I am happy to join with you today in what will go down in history as the greatest demonstration for freedom in the history of our nation. -Martin Luther King, Jr., August 28, 1963
So began King's famous "I Have a Dream" speech, which he delivered on the steps of the Lincoln Memorial 47 years ago tomorrow to a crowd of 250,000 marchers standing on the National Mall. The protest, known today as the March on Washington, was undeniably one of the most important milestones on the road to civil rights.
Several performers played before Dr. King's speech, including Bob Dylan, Joan Baez, Mahalia Jackson, Peter, Paul and Mary and Marian Anderson. Members of the sponsoring organizations each spoke, as did Catholic, Protestant and Jewish religious leaders. Last was Dr. King's "I Have a Dream" speech.
To commemorate that day, we thought we'd offer a selection of works in the Smithsonian collections related to Dr. King:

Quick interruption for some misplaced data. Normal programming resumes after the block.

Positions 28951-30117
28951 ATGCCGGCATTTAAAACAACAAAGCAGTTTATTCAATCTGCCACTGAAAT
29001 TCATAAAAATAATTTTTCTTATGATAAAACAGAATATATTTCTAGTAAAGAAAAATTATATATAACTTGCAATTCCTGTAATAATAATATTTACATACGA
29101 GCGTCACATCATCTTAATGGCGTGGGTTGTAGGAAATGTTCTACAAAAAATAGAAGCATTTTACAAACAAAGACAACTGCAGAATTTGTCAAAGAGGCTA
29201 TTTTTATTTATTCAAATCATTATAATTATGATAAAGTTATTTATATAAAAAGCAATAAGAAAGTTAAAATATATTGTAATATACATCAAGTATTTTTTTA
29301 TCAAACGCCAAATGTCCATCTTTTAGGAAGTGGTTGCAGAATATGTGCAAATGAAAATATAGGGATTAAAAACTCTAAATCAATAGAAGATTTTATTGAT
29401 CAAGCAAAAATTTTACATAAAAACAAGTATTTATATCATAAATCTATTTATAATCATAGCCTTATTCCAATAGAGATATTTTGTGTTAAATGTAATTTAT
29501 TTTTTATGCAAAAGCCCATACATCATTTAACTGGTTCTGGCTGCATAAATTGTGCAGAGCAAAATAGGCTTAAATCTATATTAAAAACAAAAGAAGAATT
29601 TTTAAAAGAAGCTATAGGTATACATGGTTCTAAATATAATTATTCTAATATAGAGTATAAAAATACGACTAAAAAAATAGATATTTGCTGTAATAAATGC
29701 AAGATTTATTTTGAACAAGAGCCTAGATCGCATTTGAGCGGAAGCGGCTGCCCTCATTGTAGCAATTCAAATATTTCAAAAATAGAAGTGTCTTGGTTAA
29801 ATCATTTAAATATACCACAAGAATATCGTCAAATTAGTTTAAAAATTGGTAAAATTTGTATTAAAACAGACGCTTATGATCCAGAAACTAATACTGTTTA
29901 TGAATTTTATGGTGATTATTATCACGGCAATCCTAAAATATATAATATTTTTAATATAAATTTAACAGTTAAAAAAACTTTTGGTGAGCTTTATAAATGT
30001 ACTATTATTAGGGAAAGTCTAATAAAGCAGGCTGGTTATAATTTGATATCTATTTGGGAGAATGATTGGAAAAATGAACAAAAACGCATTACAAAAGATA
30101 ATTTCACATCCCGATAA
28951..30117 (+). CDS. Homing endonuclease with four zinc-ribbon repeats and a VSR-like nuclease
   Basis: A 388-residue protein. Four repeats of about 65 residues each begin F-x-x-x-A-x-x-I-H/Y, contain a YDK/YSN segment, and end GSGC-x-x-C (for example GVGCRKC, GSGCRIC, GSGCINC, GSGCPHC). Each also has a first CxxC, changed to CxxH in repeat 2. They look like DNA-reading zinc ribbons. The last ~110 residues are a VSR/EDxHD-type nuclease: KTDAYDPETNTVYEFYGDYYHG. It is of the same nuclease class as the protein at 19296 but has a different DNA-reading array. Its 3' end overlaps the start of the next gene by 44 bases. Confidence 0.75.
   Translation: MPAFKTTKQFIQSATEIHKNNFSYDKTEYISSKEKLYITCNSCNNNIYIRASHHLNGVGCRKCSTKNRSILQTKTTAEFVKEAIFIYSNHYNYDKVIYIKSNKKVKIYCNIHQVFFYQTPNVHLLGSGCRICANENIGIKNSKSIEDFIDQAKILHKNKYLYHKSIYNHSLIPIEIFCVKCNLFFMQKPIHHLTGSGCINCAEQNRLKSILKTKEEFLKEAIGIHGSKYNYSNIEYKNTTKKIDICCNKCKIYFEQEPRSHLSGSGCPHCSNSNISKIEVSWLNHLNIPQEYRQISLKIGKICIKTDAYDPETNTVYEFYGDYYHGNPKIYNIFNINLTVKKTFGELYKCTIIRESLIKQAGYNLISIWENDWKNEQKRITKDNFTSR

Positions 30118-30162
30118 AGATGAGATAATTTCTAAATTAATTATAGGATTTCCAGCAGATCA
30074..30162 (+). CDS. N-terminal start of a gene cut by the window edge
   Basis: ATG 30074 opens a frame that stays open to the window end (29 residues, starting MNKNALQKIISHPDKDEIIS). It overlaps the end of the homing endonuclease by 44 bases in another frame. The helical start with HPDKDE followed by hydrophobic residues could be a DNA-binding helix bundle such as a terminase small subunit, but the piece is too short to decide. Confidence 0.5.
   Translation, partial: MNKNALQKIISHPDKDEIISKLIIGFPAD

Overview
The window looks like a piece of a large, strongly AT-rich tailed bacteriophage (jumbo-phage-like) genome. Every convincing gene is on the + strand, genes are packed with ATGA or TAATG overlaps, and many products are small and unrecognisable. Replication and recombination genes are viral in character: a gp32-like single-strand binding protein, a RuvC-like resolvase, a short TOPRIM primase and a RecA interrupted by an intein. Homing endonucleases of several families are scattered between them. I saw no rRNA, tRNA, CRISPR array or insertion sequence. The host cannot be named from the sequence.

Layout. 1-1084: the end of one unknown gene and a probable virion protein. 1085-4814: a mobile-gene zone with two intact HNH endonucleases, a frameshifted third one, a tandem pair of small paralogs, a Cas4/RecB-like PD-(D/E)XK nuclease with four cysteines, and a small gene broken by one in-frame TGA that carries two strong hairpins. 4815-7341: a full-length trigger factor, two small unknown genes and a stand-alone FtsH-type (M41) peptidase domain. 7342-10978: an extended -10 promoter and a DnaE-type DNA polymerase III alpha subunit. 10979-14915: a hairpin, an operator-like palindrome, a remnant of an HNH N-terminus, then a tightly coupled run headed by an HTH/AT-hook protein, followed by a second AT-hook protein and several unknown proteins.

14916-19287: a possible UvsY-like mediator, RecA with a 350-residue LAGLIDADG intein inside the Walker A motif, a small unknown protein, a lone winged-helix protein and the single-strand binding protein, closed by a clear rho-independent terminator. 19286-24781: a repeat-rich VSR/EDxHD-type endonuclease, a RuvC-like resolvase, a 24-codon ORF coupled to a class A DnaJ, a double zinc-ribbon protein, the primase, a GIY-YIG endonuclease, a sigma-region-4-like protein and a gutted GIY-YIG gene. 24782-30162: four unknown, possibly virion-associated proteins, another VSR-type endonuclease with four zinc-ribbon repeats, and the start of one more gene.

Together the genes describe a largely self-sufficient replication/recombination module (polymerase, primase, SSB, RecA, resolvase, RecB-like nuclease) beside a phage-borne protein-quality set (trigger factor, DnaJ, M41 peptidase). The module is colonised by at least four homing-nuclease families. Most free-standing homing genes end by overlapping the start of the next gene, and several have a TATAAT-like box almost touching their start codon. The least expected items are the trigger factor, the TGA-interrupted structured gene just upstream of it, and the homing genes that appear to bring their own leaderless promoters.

National Portrait Gallery: Photographer Jack Hiller captured a pensive King in 1960 when he delivered a speech to the Virginia Teachers Association in Richmond, Virginia. King had just been released from prison with help from presidential candidate John F. Kennedy to reverse a judge's sentence (King had been arrested during a sit-in in Atlanta earlier that year).
National Postal Museum: King's "I Have a Dream" stamp is in the collections of the Postal Museum. The 33-cent stamp issued in 1999 depicts him looking up to the sky, with the National Mall and the Washington Monument in the background.
National Museum of American History: A smattering of King photographs are available in the collections that depict the Civil Rights leader at dinner with friends and giving speeches. One notable work from the Scurlock collection shows King standing next to Jackie Robinson at Howard Univeristy in academic dress. The Scurlock Studio captured many of the important people in Washington, D.C.'s vibrant and influential African-American community.
American Art Museum: Among a group of artworks depicting Dr. King, one of the most vibrant is Washington, DC artist Lois Mailou Jones' 1988 watercolor, "We Shall Overcome," which shows King along with other renowned African Americans of the 20th century.
Prominent among the vast trove of works honoring King's legacy is a nearly 13-inch-high bronze sculpture crafted by Harlem Renaissance artist and teacher Charles Alston in 1970. The work (left) is held by the National Portrait Gallery and currently sits in the Oval Office, on loan to the White House along with many other works of art from the Smithsonian collections.